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For the verb: "to read"

Simple Past: read
Past Participle: read

WordReference Random House Learner's Dictionary of American English © 2016
read1 /rid/USA pronunciation   v.,  read /rɛd/USA pronunciation   read•ing /ˈridɪŋ/USA pronunciation  n. 
  1. to look at so as to understand the meaning of (something written, printed, etc.): [+ object]reading the newspaper; could read music.[no object]When did she start reading?[+ (that) clause]I read that there was a big problem in your school.
  2. to say aloud or in speech (something written, printed, etc.): [+ object + to + object]to read a story to a child.[+ object + object]I read her a story.[+ to + object]The instructor read aloud to the class.
  3. to recognize and understand the meaning of (gestures, symbols, signals, or other communication):[+ object]to read braille; to read lips.
  4. to figure out the significance of, pattern behind, etc., by observing outward appearances:[+ object]to read the dark sky as the threat of a storm.
  5. to infer or guess at (something not expressed) from what is read, considered, or observed:[+ object + into + object]You're reading meanings into this incident that really aren't there.
  6. [not: be + ~-ing] to give or have a certain form or wording: [+ object]For "one thousand'' another version reads "ten thousand.''[no object]a rule that reads in two different ways.
  7. to register or indicate, as a thermometer:[not: be + ~-ing;  ~ + object]The temperature reads a balmy seventy-two degrees.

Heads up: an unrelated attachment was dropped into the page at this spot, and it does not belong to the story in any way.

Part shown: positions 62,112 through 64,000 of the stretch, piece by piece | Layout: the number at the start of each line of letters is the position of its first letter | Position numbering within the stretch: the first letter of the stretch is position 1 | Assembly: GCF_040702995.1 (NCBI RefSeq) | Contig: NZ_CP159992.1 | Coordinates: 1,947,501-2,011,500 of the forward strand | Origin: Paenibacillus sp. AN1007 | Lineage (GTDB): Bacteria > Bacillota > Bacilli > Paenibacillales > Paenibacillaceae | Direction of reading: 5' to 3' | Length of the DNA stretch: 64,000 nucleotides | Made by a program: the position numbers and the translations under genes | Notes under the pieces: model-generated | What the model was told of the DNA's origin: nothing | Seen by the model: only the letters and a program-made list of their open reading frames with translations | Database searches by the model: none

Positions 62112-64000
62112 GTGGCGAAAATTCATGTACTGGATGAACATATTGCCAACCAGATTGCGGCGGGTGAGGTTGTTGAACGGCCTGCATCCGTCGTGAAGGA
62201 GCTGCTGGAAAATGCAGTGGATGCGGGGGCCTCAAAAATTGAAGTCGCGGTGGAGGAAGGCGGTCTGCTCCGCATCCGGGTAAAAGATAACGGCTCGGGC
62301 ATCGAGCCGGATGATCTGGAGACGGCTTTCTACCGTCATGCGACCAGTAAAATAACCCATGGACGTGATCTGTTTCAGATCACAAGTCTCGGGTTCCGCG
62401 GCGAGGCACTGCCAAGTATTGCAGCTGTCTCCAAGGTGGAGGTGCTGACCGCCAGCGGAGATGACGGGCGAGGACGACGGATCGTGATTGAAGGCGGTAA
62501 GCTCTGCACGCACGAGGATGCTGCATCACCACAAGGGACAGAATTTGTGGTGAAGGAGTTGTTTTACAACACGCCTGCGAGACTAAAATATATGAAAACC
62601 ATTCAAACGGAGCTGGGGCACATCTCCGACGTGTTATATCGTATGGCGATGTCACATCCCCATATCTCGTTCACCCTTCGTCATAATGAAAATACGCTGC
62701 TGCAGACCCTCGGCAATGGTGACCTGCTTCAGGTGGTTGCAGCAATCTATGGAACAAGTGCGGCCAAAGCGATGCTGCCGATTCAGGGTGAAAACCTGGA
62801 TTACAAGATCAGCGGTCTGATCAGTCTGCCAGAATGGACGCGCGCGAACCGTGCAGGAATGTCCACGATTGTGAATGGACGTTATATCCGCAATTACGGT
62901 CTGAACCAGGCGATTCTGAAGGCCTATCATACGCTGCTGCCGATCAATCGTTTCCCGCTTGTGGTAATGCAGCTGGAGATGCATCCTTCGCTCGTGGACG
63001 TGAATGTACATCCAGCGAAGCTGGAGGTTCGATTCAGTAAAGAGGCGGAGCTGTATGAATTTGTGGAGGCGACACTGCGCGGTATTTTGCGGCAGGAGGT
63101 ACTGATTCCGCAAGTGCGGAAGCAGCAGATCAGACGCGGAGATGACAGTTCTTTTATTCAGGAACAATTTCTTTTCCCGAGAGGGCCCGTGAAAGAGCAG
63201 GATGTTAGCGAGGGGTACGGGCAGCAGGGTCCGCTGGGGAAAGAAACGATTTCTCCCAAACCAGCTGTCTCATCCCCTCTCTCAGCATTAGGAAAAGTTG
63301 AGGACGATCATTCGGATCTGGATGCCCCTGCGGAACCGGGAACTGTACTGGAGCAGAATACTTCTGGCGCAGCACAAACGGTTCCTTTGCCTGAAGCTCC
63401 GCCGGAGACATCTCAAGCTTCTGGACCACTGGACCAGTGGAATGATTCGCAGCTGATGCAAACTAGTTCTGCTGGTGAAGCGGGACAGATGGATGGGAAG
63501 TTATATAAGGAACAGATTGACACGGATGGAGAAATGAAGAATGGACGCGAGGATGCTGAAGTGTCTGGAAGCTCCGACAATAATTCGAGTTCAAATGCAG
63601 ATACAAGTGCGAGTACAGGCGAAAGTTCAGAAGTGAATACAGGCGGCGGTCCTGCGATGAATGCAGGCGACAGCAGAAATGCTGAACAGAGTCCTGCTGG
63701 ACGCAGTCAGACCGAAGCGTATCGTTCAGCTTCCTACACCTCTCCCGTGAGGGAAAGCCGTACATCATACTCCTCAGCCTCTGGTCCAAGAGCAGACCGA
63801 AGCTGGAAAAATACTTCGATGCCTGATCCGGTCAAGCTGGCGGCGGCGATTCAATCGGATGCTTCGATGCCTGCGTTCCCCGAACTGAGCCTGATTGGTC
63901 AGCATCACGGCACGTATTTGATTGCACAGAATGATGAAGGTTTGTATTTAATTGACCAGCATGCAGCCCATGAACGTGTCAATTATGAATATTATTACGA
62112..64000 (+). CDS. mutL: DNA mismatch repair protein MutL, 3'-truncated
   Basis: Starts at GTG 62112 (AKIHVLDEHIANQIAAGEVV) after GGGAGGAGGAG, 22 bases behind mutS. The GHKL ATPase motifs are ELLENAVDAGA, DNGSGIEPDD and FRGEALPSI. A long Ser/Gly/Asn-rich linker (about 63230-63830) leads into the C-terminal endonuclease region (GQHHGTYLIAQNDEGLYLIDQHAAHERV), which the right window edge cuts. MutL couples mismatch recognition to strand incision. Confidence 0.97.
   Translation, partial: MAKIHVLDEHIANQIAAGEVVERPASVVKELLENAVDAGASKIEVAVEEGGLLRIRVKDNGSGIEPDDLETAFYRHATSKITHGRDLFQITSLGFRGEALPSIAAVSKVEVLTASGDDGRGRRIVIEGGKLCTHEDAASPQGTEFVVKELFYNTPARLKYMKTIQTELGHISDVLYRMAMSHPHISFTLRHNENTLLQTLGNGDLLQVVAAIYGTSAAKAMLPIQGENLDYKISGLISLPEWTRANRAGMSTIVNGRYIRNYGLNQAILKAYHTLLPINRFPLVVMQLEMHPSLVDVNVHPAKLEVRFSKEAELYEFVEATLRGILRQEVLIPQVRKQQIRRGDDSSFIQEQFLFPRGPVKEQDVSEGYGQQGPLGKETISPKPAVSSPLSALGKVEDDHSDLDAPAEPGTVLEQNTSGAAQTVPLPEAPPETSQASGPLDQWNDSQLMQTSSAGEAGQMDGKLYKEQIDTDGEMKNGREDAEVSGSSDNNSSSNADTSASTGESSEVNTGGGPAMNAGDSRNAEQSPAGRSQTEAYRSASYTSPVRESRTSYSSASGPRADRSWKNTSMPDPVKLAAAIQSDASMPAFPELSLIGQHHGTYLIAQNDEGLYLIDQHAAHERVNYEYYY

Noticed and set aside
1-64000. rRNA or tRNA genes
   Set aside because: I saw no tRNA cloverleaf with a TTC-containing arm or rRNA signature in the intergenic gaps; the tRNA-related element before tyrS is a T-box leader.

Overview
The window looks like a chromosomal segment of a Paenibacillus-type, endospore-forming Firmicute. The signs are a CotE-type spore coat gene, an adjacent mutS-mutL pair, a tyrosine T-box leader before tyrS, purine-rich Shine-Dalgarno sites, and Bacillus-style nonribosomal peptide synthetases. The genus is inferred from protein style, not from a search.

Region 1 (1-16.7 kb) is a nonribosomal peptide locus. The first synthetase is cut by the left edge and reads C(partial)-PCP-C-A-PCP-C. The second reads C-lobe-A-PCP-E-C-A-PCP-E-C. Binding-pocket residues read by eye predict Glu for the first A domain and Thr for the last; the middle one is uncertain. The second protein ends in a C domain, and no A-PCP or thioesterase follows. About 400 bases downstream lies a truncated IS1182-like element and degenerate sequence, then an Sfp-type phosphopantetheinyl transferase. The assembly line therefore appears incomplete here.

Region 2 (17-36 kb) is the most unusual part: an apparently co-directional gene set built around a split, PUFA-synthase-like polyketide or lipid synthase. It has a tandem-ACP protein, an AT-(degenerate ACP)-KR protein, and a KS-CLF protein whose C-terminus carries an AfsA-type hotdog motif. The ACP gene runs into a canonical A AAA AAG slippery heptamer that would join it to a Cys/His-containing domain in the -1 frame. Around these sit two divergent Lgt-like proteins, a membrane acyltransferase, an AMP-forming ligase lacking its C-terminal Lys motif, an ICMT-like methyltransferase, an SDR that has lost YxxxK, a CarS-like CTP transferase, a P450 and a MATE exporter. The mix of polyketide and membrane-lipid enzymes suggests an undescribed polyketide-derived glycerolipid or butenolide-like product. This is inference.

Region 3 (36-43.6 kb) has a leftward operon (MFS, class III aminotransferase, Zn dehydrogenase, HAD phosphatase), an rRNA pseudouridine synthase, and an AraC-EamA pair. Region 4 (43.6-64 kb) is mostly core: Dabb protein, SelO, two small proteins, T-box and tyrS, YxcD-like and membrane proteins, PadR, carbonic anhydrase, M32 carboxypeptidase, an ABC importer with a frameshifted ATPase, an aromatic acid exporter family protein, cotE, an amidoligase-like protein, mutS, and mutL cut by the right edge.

8. to learn by or as if by reading:[+ object]to read a person's thoughts.
  9. to bring, put, etc., by reading:[+ object]to read oneself to sleep.
  10. Computing[+ object] (in computers) to obtain (data or programs) from an outside disk or tape and place in a computer's memory.
  11. British Termsto study (a subject), as at a university:[+ object]reading history at Oxford.
  12. to be readable in a certain way:[no object]The essay reads well.
  13. read up on, [+ up + on + object] to learn about by reading:I read up on the subject.

n. [countable]
  1. an act or instance of reading.
  2. something read:Her new novel is a good read.
  1. Idiomsread between the lines, [no object] to understand more than is directly stated.
  2. Idiomsread someone's lips, [used as a command] said to stress that what follows should already be clear:Read my lips—I don't want the job.

read2 /rɛd/USA pronunciation   adj. 
  1. having knowledge gained by reading:a well-read person.

WordReference Random House Unabridged Dictionary of American English © 2016
read1  (rēd),USA pronunciation  v.,  read  (red),USA pronunciation  read•ing  (rēding),USA pronunciation n. 
  1. to look at carefully so as to understand the meaning of (something written, printed, etc.):to read a book; to read music.
  2. to utter aloud or render in speech (something written, printed, etc.):reading a story to his children; The actor read his lines in a booming voice.
  3. to have such knowledge of (a language) as to be able to understand things written in it:to be able to read French.
  4. to apprehend the meaning of (signs, characters, etc.) otherwise than with the eyes, as by means of the fingers:to read Braille.
  5. to apprehend or interpret the meaning of (gestures, movements, signals, or the like):to read a semaphore; to read sign language.